Excel 2010 Runs Macros Without Enabling

In the old days, if you opened a file that contained macros, a warning message popped up on the screen. Here is the message from Excel 2003, giving me the option to Enable Macros or Disable Macros.

securitywarning2003

Of course, you only saw that warning if you had your security level set to Medium, which allowed you to choose whether or not to run macros.

securitywarning2003b

Security Bar in Excel 2007

Things changed in Excel 2007, and there was a security bar, instead of a popup warning. This caused problems, because many people didn’t notice the bar, and complained that their files were broken, because the macros didn’t run.

securitybar2007

When you clicked the Options button in the security bar, another message box appeared, where you could enable macros.

securitywarning2007

It took two clicks to get started in a file with macros, but things worked, once you were familiar with the new security bar.

Security Bar in Excel 2010

Things changed again in Excel 2010, with different wording in the security bar. In this version it warns that macros have been disabled, and there is a button – “Enable Content”. That made it easier to get to work – there’s one click instead of two.

securitybar2010

It took me a while to notice (okay, two years, but who’s counting?), but there is another change in the security settings.

When you click that button to enable the content, your file becomes a Trusted Document.

  • You won’t see that security warning again, unless you move the file, or rename it.
  • The file will open with macros enabled, even if you change your macro settings to “Disable all macros without notification”.

Turning Off Trusted Documents

Occasionally, I’ll put files in a Trusted Location, so they’ll open with macros enabled, and no security warning. There’s a list in the Trust Center, where you can see the existing locations, and add or remove locations.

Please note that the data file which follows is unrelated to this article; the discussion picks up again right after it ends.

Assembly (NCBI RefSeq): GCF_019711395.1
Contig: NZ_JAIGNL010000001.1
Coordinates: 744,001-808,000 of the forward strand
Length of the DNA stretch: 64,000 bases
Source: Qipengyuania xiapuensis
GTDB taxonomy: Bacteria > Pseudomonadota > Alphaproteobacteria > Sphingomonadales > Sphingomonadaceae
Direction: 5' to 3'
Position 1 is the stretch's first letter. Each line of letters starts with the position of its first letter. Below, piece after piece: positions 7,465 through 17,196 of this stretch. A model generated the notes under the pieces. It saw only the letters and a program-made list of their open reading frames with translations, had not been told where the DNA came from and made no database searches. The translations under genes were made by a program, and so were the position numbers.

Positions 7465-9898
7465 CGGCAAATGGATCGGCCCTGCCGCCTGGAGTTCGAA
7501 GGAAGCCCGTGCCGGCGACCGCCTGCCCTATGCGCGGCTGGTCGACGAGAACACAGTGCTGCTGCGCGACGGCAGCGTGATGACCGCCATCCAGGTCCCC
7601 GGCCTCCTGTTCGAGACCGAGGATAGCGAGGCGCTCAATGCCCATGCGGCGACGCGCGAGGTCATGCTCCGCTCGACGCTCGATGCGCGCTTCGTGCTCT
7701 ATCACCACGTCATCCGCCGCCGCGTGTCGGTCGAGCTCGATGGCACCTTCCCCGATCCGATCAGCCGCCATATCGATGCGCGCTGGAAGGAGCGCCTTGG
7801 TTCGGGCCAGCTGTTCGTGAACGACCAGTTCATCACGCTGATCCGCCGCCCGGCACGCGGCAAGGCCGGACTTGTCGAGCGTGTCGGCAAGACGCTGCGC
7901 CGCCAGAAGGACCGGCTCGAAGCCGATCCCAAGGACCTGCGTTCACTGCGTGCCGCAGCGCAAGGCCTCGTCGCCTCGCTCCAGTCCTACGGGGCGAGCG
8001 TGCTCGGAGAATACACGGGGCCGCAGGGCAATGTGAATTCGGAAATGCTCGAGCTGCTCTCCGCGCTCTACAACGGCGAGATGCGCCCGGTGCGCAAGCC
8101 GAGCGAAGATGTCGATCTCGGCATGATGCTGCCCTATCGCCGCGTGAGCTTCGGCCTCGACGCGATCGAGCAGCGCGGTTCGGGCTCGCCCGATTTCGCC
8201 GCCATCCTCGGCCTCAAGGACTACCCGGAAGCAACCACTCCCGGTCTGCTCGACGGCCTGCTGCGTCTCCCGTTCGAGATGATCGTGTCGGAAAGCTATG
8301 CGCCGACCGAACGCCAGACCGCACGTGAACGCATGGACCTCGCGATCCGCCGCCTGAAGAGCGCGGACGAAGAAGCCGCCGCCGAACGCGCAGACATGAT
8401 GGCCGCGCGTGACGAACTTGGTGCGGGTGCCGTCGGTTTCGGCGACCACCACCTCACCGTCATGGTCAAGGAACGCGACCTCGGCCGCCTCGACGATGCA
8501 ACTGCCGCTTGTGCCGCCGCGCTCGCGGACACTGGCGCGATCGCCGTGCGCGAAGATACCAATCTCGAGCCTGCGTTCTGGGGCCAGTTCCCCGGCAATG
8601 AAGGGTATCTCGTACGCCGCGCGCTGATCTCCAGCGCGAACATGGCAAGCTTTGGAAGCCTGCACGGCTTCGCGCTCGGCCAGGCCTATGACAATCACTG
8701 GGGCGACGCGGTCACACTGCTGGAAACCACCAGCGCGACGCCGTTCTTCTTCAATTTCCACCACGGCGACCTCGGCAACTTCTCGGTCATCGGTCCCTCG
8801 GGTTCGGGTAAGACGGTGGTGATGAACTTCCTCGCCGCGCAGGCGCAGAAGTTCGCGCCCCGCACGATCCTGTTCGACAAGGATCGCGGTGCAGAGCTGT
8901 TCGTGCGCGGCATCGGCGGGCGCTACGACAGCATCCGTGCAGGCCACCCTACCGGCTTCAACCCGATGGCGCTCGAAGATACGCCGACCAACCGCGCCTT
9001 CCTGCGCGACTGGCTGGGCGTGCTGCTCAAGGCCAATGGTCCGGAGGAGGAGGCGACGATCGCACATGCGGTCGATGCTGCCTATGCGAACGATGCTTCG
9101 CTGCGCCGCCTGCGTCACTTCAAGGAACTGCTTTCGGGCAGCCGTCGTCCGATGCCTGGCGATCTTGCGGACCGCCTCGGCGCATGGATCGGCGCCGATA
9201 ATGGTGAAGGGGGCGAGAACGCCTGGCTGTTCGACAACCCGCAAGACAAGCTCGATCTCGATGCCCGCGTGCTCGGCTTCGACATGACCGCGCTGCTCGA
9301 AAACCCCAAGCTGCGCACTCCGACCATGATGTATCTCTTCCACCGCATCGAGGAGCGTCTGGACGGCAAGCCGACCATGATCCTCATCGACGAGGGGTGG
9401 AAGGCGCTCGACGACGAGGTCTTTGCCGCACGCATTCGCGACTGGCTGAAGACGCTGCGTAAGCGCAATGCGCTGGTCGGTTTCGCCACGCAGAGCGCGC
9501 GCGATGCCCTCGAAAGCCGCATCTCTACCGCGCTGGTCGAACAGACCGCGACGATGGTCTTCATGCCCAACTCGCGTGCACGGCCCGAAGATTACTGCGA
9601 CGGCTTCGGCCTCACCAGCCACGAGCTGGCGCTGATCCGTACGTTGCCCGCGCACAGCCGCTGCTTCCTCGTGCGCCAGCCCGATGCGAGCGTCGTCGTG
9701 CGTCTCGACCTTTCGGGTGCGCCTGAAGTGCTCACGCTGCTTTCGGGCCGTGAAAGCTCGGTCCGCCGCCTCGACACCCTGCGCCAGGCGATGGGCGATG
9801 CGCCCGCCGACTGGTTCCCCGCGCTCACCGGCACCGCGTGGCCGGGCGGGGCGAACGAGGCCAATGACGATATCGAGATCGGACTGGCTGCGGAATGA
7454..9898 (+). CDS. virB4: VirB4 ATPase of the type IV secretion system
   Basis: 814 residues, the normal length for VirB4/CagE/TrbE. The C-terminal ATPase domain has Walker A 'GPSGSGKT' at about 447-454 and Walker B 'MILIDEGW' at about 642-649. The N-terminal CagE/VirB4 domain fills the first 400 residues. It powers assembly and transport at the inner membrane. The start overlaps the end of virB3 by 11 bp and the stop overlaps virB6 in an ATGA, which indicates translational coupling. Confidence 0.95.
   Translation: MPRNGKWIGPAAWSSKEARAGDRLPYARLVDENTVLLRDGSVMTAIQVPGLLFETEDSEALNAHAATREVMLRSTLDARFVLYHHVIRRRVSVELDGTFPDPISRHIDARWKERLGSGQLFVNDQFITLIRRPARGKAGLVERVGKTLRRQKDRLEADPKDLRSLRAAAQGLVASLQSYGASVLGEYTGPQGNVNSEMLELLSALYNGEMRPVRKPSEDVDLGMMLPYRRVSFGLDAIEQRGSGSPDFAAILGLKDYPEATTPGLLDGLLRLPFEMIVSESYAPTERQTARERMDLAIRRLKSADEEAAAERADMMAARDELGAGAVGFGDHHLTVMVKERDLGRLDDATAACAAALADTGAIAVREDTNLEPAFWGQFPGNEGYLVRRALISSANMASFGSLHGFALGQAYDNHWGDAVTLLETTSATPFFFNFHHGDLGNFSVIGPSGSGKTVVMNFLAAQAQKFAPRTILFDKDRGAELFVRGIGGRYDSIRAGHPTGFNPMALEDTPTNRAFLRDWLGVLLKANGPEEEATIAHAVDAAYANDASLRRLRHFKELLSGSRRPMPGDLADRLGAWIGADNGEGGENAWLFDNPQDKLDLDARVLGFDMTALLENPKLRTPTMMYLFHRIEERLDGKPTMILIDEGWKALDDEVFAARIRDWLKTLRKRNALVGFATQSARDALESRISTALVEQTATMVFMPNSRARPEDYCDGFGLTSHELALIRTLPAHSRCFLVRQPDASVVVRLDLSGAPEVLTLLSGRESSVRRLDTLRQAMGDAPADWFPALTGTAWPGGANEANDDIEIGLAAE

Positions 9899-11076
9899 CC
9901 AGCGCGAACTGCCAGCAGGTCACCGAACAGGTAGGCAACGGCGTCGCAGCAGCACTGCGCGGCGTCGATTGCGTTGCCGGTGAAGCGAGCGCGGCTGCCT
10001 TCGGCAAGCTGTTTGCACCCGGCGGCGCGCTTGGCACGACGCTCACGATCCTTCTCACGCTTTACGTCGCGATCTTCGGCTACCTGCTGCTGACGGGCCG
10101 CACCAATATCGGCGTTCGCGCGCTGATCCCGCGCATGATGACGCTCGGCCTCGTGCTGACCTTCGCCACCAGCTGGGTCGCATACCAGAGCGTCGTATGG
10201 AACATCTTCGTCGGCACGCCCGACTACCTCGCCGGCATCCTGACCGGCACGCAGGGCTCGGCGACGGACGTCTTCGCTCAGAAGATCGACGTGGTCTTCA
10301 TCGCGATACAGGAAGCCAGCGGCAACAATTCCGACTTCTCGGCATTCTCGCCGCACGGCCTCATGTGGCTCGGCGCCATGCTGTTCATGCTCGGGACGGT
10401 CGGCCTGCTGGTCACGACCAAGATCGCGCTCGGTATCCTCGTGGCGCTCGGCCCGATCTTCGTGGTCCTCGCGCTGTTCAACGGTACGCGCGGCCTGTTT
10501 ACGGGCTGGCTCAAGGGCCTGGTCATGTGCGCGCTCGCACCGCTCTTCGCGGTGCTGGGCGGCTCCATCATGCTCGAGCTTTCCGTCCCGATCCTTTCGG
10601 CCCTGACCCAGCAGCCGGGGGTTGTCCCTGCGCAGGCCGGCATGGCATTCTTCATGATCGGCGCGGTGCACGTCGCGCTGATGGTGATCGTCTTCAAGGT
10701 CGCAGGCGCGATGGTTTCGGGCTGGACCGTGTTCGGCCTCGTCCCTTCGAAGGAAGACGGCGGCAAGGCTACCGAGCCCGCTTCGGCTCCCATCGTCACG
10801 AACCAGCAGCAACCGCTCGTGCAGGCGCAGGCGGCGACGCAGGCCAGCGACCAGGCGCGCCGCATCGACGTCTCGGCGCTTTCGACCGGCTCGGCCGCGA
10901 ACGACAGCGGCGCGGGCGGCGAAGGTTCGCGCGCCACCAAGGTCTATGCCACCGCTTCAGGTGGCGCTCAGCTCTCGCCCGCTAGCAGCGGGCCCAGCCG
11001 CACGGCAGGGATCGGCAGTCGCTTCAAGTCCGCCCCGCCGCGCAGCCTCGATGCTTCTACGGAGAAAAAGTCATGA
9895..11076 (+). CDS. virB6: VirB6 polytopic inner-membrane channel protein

trustedlocations2010

I looked for a similar list of Trusted Documents, but there isn’t one in the Trust Center. Apparently it’s stored in the registry, and I don’t want to poke around in there, unless it’s an emergency.

Unfortunately, with Trusted Documents, it’s all or nothing. In the screen shot below, you can see the Trust Center settings for Trusted Documents – no list, just a couple of check boxes and a button.

  • If you don’t want a specific file to become trusted automatically, you’ll have to disable the Trusted Documents feature, so nothing is trusted automatically.
  • You can’t remove a specific file from the Trusted Documents list, you’ll have to clear all the Trusted Documents from the list.

trusteddocuments2010

My Settings

Since it’s all or nothing for Trusted Documents, I’ve decided to go with nothing. If I can’t manage the list, I’d rather not have a list.

  • I added a check mark to “Disable Trusted Documents”, and clicked the button to clear all the Trusted Documents.
  • If I want a file to open with no security warnings, I’ll put it in a Trusted Locations folder.